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Passion For Plants

Whittling Down Those Wily Weeds

NANCY SCHRAMM

The best way to get rid of weeds is to know your enemy.

Happy New Year, everyone! For my first column of 2017, we need to talk about weeds. One of my perennial resolutions is to get a handle on my weeds. I think most anyone with a garden, or even someone who only gardens in containers, knows the frustration that can come with a healthy crop of weeds. After all, weeds are such wily opponents.

Have you ever noticed that weeds always seem to grow in the company of plants they resemble? And that they do this as soon as you turn your back? Maybe I’m just imagining it, but let’s look at some real-world solutions for weed control.

One of the first steps to take in the war against weeds should be prevention. If you can keep weed seeds from germinating in the first place, you’re ahead of the game. Four to six inches of mulch, especially with a layer of cardboard or sheets of newspaper underneath, can effectively keep sunshine away from the weed seeds. Without sun the seeds aren’t able to sprout and grow. If you’re a lazy but patient gardener, look into sheet composting. This technique suppresses weeds and has the added benefit of improving your soil at the same time. Plastic-type weed barriers can be used, but they’re unsightly when exposed. Solarization is a method of killing weed seeds by harnessing the sun, but it requires you to leave an area fallow for a month or two. In addition, there are also both chemical and organic pre-emergents. These substances are spread over an area before seed germination begins and prevent germination. Corn gluten meal is an organic pre-emergent. I’ve had mixed results from my trials, and my experience is reflected in a UC Davis Weed Science publication, but a friend has been pleased with her use of corn gluten meal.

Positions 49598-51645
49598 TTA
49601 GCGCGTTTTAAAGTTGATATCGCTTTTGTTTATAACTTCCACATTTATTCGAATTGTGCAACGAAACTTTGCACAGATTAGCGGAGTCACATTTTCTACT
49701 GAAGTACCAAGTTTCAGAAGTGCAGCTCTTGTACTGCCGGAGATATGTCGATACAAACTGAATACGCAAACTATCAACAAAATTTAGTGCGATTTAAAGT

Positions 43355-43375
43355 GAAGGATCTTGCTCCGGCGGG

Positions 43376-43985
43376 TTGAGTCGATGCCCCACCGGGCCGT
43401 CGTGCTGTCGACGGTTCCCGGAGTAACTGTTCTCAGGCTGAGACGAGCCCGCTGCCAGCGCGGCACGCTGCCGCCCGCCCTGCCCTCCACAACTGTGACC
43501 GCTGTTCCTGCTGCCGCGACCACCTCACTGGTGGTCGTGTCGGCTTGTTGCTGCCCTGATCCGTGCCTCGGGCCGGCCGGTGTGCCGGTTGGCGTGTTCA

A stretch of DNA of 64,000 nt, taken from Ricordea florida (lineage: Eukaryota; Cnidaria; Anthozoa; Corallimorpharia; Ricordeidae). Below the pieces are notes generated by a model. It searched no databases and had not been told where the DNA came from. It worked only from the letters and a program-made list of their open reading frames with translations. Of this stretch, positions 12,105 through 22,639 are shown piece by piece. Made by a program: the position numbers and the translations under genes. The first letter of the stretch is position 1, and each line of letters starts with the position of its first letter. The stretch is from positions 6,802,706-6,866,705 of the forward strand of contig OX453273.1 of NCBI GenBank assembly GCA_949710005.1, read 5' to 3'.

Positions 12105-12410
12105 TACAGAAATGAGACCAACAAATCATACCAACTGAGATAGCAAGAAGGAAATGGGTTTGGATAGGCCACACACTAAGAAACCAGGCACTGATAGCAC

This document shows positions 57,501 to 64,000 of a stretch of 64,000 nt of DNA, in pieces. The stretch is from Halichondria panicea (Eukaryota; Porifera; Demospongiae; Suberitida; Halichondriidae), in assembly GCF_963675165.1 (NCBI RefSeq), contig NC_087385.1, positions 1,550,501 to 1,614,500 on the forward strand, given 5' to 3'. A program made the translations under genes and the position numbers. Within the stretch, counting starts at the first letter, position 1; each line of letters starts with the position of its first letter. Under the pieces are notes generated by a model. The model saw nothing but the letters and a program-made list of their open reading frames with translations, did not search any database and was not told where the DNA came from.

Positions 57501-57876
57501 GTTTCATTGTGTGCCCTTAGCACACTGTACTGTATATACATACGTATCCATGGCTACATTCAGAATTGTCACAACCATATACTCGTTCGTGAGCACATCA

Suppose you spent your time visiting nurseries or teaching a child how to plant an acorn, and the weeds in your garden sprouted when you weren’t watching. What do you do? Well, it really helps to learn about your opponent. There are both annual and perennial weeds. If you can recognize weeds at the seedling stage, both types become much easier to eliminate. Small weeds can be pulled, hoed or hit with a weed torch and burned. When you pull weeds, be sure to get as much of the root as you can, because some weeds can re-grow from small pieces of root left behind. Small weeds can also be sprayed with a variety of organic sprays—remember to use with care and wear protective clothing. Also be aware that home-made sprays from vinegar, salt and dish soap should never be used where you want plants to grow in the future. Accumulated salts are deadly to all plants.

As far as I know, all organic sprays are contact killers and not effective controls for perennial weeds. If you want to use a spray to control well-established perennial weeds—such as poison oak, mustard or dandelion—only a conventional herbicide (e.g. glyphosate) will translocate into the roots for effective control. When it comes to weeds, it’s a never-ending battle. Even annual weeds are a perennial problem.

~ Nancy Schramm is the third generation owner of Carman’s Nursery. She and her husband have lived in Gilroy for more than 30 years. Contact her at 408.847.2313 or visit www.carmansnursery.com